(CN) – A judge who spent months in pursuit of a romantic relationship with an uninterested court reporter was properly given a month-long suspension, the North Dakota Supreme Court ruled.
Wickham Corwin was elected as a Fargo district court judge in 2008. Two years later, a court reporter drove Corwin to the hospital after he injured his hands, and left Corwin feeling what he later described as “a connection we didn’t have before.”
With his hands bandaged from the injury, Corwin soon had the reporter coming into his office to help him with his necktie. She described these instances as “uncomfortable but not alarming.”
In July, two months later, Corwin invited the reporter for a bike ride after an outing with co-workers. They had a glass of wine at his home and Corwin allegedly proposed a romantic relationship.
The reporter said she refused, citing an article she read that “it was a mistake to get involved with your boss.”
Noting that he had been married for over 20 years to his former secretary, Corwin allegedly responded that all office romances don’t end badly.
The reporter said he hugged and kissed her goodbye, and that she had to reject his invitation later that summer to shop with him for courthouse bathroom fixtures.
When Corwin told her to “stop being so f—ing difficult,” the reporter emphasized in an email to Corwin that she did not want a relationship with him.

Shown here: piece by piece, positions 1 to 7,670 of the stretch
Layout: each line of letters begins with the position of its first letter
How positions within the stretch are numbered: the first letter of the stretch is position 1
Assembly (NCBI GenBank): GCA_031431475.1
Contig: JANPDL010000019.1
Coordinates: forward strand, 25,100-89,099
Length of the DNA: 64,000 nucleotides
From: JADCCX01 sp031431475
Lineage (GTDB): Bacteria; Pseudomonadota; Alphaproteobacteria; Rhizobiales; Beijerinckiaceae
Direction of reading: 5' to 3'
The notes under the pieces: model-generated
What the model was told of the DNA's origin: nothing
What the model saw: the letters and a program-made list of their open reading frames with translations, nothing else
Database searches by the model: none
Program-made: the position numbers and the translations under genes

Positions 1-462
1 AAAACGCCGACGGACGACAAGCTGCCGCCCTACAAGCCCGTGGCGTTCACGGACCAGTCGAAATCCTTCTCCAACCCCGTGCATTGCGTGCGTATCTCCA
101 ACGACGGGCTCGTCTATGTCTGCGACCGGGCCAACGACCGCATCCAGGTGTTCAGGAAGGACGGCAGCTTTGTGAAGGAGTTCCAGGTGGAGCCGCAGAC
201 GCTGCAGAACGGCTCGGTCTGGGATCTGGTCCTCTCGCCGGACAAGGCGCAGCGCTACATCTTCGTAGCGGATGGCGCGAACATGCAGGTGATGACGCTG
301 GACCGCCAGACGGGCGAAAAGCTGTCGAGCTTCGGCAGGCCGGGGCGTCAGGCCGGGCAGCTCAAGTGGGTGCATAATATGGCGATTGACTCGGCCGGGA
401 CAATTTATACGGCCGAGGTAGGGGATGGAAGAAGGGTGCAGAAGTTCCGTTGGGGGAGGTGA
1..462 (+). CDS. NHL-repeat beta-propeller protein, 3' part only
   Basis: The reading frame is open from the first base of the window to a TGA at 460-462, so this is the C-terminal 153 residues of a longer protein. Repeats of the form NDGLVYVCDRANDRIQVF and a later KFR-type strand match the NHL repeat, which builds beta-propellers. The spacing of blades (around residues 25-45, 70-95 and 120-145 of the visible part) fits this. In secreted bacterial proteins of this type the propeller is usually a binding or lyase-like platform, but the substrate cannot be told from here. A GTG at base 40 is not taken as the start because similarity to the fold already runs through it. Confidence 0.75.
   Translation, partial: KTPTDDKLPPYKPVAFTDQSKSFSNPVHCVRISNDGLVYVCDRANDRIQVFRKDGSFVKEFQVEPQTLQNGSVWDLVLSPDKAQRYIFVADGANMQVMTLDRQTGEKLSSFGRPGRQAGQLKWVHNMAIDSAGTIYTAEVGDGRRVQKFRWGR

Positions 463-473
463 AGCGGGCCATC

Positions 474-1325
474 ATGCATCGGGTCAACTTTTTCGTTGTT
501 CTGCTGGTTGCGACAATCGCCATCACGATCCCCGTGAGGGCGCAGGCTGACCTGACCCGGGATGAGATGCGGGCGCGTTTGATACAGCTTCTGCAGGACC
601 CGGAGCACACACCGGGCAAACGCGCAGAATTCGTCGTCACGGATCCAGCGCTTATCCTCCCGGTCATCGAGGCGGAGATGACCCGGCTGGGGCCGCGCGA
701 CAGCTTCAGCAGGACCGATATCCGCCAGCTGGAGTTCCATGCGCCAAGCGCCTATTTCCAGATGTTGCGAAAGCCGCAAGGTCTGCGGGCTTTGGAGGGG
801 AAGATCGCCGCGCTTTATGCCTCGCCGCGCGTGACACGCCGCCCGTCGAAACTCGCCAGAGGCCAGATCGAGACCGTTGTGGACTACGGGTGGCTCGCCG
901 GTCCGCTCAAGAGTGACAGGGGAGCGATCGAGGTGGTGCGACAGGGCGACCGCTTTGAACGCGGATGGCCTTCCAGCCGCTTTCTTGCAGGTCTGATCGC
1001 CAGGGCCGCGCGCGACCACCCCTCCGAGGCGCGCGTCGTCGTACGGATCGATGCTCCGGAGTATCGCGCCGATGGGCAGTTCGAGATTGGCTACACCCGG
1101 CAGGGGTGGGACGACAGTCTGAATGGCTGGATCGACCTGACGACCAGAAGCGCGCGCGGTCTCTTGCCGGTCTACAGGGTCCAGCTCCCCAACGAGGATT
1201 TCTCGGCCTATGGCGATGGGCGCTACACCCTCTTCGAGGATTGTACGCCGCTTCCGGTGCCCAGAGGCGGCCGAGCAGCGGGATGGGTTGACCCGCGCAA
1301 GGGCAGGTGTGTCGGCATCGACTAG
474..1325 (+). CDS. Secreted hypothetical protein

“I’m trying to nicely tell you to back off,” the email stated. “Please stop trying to ‘plan’ things to get me alone. I’m sorry if this seems overly blunt, but I’ve said it other ways and you are either not hearing me or ignoring what I am saying.”
Corwin nevertheless kept asking the reporter to lunch over the next few months and also discussed their relationship in her office. The reporter said she eventually had a co-worker interrupt them if such interactions lasted a certain period of time.
In an another email to Corwin, the reporter said “this is your last warning.”
“I have had it,” she wrote. “DROP IT and stop harassing me.”
After Corwin subsequently complained about the reporter’s performance and emails, she was reassigned to another judge.
The Judicial Conduct Commission recommended a two-month suspension and that Corwin pay almost $12,000 to cover the cost of the disciplinary proceedings.
“Judge Corwin’s conduct has subjected the judiciary to public ridicule which undermines public confidence in the judiciary,” the commission’s hearing panel wrote.
Corwin argued that the record does not show that he engaged in sexual conduct and that he should have been able to present expert witnesses ab¬ out the law on sexual harassment.
The judicial panel nevertheless found that the reporter reasonably felt Corwin wanted more than an “amicable working relationship.”
On Friday, the North Dakota Supreme Court reduced the suspension to one month, to be served in December 2014. After that, Corwin’s term will expire, and he has announced he will not seek another term.
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